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Other New England wizarding stuff - The Phantom Librarian
Spewing out too many words since November 2003
fernwithy
fernwithy
Other New England wizarding stuff
Despite the many long travelogue passages in "Making the Crossing," I didn't manage to cram in everything that occurred to me. So, hey, what's LJ for if it's not to go on... and on... and on...




  • This was going to major issue at first, but once I finally got a voice in my head for the story (Rebecca's), it didn't fit into what I was writing. Anyway, the idea was that there's a big debate about "Middies" or "Sortas" or several other terms for what is essentially a low-power Muggle-born witch or wizard--someone who could never graduate from a magic school (complex spells are way outside of his or her ability), but who does have enough power to, say, read a fortune properly from time to time, or make a protective amulet, or whatever--something that has a "prop" attached to it, which the person uses to augment a weak power. The overseas debate is whether or not there is such a thing (with the negative opinion being that they're all either frauds or Muggle-born witches that the American system didn't catch and educate) and that does occasionally show up on our side of the Pond, but the major arguments tend to be (a) what to do about them--bring them into the magical community as full members even though they can't participate or leave them to their mostly perfectly happy lives in New Age bookstores or wherever--and (b) why do they appear with such regularity in the States, when they don't seem to exist anywhere else? (The advocates' response is that they do appear everywhere else, but since people don't believe they exist, they're ignored and left out of the communities.)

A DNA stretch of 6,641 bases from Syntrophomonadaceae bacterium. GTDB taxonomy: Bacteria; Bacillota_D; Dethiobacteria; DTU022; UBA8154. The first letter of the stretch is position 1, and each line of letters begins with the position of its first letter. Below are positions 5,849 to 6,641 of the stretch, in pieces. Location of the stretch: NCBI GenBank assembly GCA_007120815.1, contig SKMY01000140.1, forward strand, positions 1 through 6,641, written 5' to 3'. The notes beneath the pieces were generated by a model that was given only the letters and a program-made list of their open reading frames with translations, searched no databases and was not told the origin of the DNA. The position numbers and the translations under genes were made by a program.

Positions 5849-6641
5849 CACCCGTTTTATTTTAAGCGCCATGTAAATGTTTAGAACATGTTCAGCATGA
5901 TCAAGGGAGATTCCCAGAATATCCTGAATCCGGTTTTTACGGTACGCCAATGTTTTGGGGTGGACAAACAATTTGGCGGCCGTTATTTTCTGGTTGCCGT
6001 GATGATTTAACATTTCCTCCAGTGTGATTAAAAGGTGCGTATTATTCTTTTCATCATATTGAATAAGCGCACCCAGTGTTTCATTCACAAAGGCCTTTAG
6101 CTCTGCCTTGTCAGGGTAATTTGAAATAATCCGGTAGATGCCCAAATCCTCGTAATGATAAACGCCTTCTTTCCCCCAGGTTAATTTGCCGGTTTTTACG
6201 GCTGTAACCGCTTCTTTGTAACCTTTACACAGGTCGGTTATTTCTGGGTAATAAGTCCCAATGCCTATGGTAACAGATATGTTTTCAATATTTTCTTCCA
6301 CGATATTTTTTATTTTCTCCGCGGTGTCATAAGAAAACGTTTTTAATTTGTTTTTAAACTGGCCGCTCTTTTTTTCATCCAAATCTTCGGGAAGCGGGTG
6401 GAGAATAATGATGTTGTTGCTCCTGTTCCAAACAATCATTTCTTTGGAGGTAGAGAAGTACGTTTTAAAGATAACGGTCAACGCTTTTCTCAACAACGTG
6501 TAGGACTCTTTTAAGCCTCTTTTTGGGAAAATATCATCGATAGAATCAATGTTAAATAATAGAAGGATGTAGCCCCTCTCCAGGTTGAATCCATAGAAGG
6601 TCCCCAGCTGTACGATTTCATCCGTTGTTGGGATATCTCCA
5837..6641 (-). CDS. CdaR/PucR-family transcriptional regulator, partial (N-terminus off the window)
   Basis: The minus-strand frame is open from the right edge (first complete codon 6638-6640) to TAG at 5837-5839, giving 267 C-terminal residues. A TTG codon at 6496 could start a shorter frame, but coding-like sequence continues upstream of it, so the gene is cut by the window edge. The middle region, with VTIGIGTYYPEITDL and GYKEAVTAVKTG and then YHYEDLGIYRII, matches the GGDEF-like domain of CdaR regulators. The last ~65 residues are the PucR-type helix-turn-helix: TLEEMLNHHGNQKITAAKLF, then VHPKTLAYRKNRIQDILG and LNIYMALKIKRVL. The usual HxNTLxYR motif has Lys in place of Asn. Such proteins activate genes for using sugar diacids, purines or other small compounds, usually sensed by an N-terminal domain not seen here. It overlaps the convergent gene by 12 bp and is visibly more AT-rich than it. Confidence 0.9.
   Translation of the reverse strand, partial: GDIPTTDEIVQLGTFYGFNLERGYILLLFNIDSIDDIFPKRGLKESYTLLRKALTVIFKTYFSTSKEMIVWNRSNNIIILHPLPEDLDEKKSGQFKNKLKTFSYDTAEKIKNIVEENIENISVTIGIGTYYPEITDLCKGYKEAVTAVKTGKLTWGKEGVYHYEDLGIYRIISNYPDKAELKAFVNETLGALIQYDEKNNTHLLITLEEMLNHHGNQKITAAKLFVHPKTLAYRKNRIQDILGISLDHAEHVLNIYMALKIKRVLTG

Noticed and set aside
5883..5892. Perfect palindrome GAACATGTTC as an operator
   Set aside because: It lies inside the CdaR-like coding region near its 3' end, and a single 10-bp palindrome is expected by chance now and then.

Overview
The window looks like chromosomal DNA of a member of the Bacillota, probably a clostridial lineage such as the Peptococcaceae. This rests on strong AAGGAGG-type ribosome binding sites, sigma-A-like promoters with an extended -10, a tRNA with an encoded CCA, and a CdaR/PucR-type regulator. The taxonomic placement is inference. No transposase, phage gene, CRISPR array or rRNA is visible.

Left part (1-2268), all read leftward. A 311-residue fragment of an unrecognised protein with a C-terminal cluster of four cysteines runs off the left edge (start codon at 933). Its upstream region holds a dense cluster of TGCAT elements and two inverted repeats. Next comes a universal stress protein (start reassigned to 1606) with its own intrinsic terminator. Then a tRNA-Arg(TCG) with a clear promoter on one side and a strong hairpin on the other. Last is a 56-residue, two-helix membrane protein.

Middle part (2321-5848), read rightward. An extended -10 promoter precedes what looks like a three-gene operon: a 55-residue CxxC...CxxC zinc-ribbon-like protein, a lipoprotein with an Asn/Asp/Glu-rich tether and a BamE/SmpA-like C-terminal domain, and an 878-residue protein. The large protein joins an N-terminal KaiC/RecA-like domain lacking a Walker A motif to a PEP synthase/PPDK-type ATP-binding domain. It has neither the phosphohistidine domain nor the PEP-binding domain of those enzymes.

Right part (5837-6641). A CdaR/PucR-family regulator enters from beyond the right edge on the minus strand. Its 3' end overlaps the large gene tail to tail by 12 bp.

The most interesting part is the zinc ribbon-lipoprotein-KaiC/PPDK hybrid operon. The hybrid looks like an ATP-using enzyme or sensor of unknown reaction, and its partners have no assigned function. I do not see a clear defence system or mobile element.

• Many of the families in New England, including Rebecca's, came over with the Puritans, and voluntarily abstained from magic because of their own deeply held religious beliefs. The witch trials made some of them re-think this decision, as the witchcraft with which everyone seemed concerned had nothing to do with what they practiced, and those folks made the first tentative contacts with one another to build the hidden magical community. These old families are the ones with the "Mayflower-family" reputation--kind of snobbish, concerned more with the past than the future, meticulous keepers of family trees (though not in the Black family sense; even their detractors don't assume they blast anyone off). This is partly fair (they do have a fairly advanced sense of history) and partly unfair (they also have a right to take pride in their past, as long as they don't dwell on it, which they actually don't, and they do participate in current politics).

  • Various kinds of Native American magic worked their way in, to a point where most of the kids don't even know they're not dealing with European spells. Their teachers like to shock them by pointing out how many such things were "stolen." Many of these spells have to do with working with animals, and a city girl like Rebecca really wouldn't have had much call for them.

  • The Boston Public Library has a Sork-Av branch, which is kind of useless since it's not hooked into the system, but gosh-darnit, it's there. There's a magical conduit between the Sork-Av branch and the Rare Books room at Copley Square.